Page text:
Friday, September 7, 2012

Hey guys, here's a heads up for the future

Alright, so I've been busy with school for the past 2 weeks and I've been taking all the notes I can for the classes I take.  Basically what I plan to do, is post everything in this blog that i learn in my Chemical Engineering classes.  For one, it'll be a great way for me to internalize what I have learned explaining it to you guys.  Second reason for this is as a helper for anyone interested in what it's like to learn Chem E.  Unfortunately I do not have have all my notes from my sophomore and junior year, but I remember enough to post some basics and explain what certain terms mean and how we use them.  Also past classes actually add on to what previously learned so it will all be there anyways.  Only basics I won't have notes for include mass balances, basic thermo (chemical equilibria class has everything we learned last year included. The thermo class itself was intro to using ideal gas law and equations of state and using steam tables), and some theory class that made almost no sense at all with the basic idea of idea of PV=RT where V is molar volume and most gasses behave as ideal gasses at low pressure...and we looked at a bunch of graphs on things like henry's law and other equations.  Other than those things mentioned above, I'll either post scans of my notes if it involves alot of equation work, or I'll simply type out everything in a nice format.  I'll also point out what books I use and anything I pick out from readings that would be nice to include as well.  I hope you all enjoy what will come and any questions I can try to answer in the comments with my future content.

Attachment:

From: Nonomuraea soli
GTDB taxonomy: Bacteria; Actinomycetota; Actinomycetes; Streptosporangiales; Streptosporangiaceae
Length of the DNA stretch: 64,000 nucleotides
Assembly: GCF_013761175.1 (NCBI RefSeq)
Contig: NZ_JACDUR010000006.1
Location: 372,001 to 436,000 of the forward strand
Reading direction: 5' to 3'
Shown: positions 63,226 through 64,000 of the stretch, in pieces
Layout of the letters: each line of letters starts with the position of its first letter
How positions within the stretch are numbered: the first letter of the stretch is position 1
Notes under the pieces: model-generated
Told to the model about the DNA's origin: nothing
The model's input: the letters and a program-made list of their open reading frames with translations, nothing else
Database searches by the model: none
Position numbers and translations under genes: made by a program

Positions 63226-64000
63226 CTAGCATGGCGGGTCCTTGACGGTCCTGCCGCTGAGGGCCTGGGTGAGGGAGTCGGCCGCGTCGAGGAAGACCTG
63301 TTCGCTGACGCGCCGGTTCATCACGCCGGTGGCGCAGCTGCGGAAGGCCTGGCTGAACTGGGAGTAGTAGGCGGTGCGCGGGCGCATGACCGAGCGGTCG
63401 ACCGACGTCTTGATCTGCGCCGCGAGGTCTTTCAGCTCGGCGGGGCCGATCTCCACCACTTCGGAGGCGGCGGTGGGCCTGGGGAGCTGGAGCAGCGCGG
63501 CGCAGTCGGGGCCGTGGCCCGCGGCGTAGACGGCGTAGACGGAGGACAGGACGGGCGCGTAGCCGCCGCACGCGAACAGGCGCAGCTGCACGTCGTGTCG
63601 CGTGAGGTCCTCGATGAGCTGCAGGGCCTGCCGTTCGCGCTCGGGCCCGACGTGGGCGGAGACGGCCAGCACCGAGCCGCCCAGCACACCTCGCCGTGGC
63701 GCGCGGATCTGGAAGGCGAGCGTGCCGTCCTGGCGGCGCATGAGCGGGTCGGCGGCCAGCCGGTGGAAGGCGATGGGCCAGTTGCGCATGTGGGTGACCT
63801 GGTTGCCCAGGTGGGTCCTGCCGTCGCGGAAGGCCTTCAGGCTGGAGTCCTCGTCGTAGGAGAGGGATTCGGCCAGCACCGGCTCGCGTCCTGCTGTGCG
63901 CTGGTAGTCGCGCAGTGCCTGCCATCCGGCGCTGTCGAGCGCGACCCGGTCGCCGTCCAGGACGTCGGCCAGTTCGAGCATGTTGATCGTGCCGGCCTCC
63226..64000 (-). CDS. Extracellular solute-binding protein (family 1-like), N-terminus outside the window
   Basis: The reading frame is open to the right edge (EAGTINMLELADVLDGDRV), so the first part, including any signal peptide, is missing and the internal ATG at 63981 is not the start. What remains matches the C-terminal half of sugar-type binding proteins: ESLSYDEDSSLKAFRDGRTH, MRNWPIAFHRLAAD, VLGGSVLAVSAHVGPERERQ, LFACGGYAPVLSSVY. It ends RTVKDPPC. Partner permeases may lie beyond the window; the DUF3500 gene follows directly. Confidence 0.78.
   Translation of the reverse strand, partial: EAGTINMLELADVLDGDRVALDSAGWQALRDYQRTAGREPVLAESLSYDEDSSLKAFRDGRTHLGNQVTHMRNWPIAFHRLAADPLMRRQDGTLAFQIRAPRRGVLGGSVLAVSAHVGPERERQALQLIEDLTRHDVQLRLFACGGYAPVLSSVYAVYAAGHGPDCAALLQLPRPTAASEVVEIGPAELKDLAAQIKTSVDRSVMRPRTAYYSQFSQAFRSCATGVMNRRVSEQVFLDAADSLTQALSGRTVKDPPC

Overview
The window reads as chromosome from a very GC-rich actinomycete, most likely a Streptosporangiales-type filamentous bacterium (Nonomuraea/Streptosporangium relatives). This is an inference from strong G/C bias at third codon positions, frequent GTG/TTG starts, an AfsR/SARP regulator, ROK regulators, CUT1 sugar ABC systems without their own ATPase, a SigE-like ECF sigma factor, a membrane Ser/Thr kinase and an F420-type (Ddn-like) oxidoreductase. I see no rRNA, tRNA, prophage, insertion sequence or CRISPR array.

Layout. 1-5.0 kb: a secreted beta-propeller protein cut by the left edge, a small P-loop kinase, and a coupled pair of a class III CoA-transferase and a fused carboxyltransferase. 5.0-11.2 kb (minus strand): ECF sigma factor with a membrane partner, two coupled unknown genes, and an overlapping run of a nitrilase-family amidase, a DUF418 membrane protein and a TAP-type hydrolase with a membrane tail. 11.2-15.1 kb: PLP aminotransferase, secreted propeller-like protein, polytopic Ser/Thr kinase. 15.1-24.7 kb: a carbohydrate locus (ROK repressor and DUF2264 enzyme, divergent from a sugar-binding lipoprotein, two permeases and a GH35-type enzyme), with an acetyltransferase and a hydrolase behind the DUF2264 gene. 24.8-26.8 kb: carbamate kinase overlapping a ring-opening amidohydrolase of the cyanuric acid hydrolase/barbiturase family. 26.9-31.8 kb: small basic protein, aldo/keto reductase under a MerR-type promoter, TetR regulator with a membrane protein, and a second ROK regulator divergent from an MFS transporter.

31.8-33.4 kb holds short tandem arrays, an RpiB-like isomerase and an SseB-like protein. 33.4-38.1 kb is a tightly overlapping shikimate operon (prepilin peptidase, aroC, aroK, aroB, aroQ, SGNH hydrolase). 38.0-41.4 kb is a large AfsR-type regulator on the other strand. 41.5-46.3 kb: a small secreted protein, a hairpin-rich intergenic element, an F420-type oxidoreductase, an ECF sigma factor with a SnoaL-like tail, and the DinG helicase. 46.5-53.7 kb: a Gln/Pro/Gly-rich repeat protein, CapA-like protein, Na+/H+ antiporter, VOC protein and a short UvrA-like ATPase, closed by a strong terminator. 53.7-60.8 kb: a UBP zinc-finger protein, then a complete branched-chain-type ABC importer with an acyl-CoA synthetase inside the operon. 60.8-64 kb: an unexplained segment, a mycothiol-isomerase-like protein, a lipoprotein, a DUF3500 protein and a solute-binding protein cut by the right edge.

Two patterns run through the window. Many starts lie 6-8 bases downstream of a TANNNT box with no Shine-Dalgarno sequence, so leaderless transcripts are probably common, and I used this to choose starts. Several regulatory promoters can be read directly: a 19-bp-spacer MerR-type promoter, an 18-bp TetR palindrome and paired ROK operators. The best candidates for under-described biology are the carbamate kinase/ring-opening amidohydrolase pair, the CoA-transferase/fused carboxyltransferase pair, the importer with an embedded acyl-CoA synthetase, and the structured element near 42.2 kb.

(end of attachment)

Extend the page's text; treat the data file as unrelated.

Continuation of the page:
Here are some useful links to get you guys started.

Perry's Chemical Engineers Handbook By Perry, Robert H. (EDT)/ Green, Don W. (EDT)

Handbook of Inorganic Compounds By Perry, Dale L.

Basically these handbooks contain useful reference information and data and many of the calculations we do in class involve using these books to find certain data for creating models or getting certain coefficients for chemicals to plug into formulas we will use.  If interested in being a Chem E then by all means having a hard copy of these books is recommended.  Perry's book can also be found free on the web through some online book programs too like knovel (at least its free for me on campus, I never actually tried to access off campus...not sure if there is any sign-up fees or something).